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Archive for March, 2013

New Report: Antidepres​sant Effects of Testostero​ne

Testosterone, the primary male sex hormone, appears to have antidepressant properties.

Research scientists at Florida State University, discovered that a specific pathway in the hippocampus (a brain region involved in memory formation and regulation of stress responses) plays a significant role in mediating testosterone’s effects, according to a new report in Biological Psychiatry.
Women are twice as likely to suffer from depression compared to men. Men with a condition known as hypogonadism, in which the body produces no or low testosterone, also suffer increased levels of depression and anxiety.
Testosterone replacement therapy has been shown to effectively improve mood. It is important to fully characterize how and where the effects are occurring so that scientists can better target the development of future antidepressant therapies.
To achieve this goal, the scientists performed multiple experiments in neutered adult male laboratory subjects. They developed depressive-like behaviors that were reversed with testosterone replacement.The researchers also identified a critical molecular pathway called MAPK/ERK2 (mitogen activated protein kinase/ extracellular regulated kinase 2) in the hippocampus that plays a major role in mediating the protective effects of testosterone.This suggests that the proper functioning of ERK2 is necessary before the antidepressant effects of testosterone can occur. It also suggests that this pathway may be a promising target for antidepressant therapies.
It’s interesting to note the beneficial effects of testosterone were not associated with changes in neurogenesis (generation of new neurons) in the hippocampus as it does with other antidepressants like imipramine (Tofranil) and fluoxetine (Prozac).”
Journal Reference:
Nicole Carrier, Mohamed Kabbaj. Extracellular Signal-Regulated Kinase 2 Signaling in the Hippocampal Dentate Gyrus Mediates the Antidepressant Effects of Testosterone.
Biological Psychiatry, 2012
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Boosting Immunity with Vitamin D3 and Omega-3 To Fight Alzheimer’​s

Plaques Alzheimers

Nutritional Compounds Including Vitamin D3 and Omega-3 Fish Oils Could Be Highly-Beneficial In Boosting Immunity To Help Fight Alzheimer’s…

Nutritional Approaches Now Being Studied
For Helping Clear Brain Plaques Present in Alzheimer’s Disease

Alzheimer’s brain tissue exhibits many fewer nerve cells and synapses than a healthy brain, due to the presence of plaques (abnormal clusters of protein fragments) build up between nerve cells; tangled- twisted strands of proteins that contain dead and dying nerve cells.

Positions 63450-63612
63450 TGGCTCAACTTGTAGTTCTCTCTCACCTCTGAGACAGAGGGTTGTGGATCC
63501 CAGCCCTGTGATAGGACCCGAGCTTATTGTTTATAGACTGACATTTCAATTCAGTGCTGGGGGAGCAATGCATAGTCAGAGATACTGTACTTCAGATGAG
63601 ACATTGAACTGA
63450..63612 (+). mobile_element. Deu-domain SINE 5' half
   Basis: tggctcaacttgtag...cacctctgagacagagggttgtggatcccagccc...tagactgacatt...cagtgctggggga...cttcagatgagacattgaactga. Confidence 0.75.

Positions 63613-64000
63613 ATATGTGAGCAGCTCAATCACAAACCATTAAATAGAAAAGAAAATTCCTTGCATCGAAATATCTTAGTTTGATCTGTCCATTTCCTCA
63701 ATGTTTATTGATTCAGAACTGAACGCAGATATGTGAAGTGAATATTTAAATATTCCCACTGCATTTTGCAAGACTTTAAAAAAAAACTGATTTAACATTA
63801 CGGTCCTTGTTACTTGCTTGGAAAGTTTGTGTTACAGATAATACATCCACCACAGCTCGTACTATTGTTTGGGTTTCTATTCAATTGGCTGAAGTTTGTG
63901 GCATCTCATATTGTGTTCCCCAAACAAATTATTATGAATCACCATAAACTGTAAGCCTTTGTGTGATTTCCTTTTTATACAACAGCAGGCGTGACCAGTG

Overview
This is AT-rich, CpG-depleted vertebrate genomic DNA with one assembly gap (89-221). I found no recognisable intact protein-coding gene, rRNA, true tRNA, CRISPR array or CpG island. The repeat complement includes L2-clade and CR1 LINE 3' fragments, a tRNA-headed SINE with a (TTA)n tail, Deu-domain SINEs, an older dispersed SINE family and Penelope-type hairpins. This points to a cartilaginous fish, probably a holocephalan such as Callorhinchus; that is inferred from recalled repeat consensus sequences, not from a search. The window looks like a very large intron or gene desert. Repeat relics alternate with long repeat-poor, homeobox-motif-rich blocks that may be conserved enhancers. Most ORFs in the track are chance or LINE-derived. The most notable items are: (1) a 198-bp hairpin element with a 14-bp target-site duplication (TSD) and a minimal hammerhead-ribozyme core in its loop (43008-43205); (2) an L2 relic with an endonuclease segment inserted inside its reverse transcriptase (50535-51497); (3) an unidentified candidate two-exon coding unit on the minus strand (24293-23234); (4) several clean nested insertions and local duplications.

In a study from the University of California Los Angeles (UCLA; California, USA), researchers drew blood samples from both Alzheimer’s patients and healthy patients. They isolated macrophages , which are the blood components that are responsible for disposing of amyloid-beta and other waste products in the brain and body.

The team incubated the immune cells overnight with amyloid-beta. They added either an active form of vitamin D3 (1alpha,25-dihydroxyvitamin D3)  or an active form of the omega-3 fatty acid DHA (resolvin D1) to some of the cells to gauge the effect they had on inflammation and amyloid-beta absorption. 

The team observed that 1alpha, 25-dihydroxyvitamin D3 as well as the resolvin D1 improved the ability of the Alzheimer’s disease patients’ macrophages to devour amyloid-beta, and they also inhibited the cell death that is induced by amyloid-beta.

Researchers observed that each nutrition molecule utilized different receptors and common signaling pathways to accomplish this beneficial task. The researchers are reporting about the positive potential for nutritional approaches to fight  Alzheimer’s, stating “Our new study sheds further light on a possible role for nutritional substances such as vitamin D3 and omega-3 in boosting immunity to help fight Alzheimer’s.”


University of California Los Angeles

(UCLA ; California, USA)

Mizwicki MT, Menegaz D, Zhang J, Barrientos-Durán A, Tse S, Cashman JR,  Griffin PR, Fiala M.  “Genomic and nongenomic signaling induced by  1α,25(OH)2-vitamin D3 promotes the recovery of amyloid-[beta]  phagocytosis by Alzheimer’s disease macrophages.”  J Alzheimers Dis.  2012;29(1):51-62.
This article is for informational and educational purposes only;  It is not intended to provide medical advice, diagnosis or treatment. Consult your doctor or healthcare professional.


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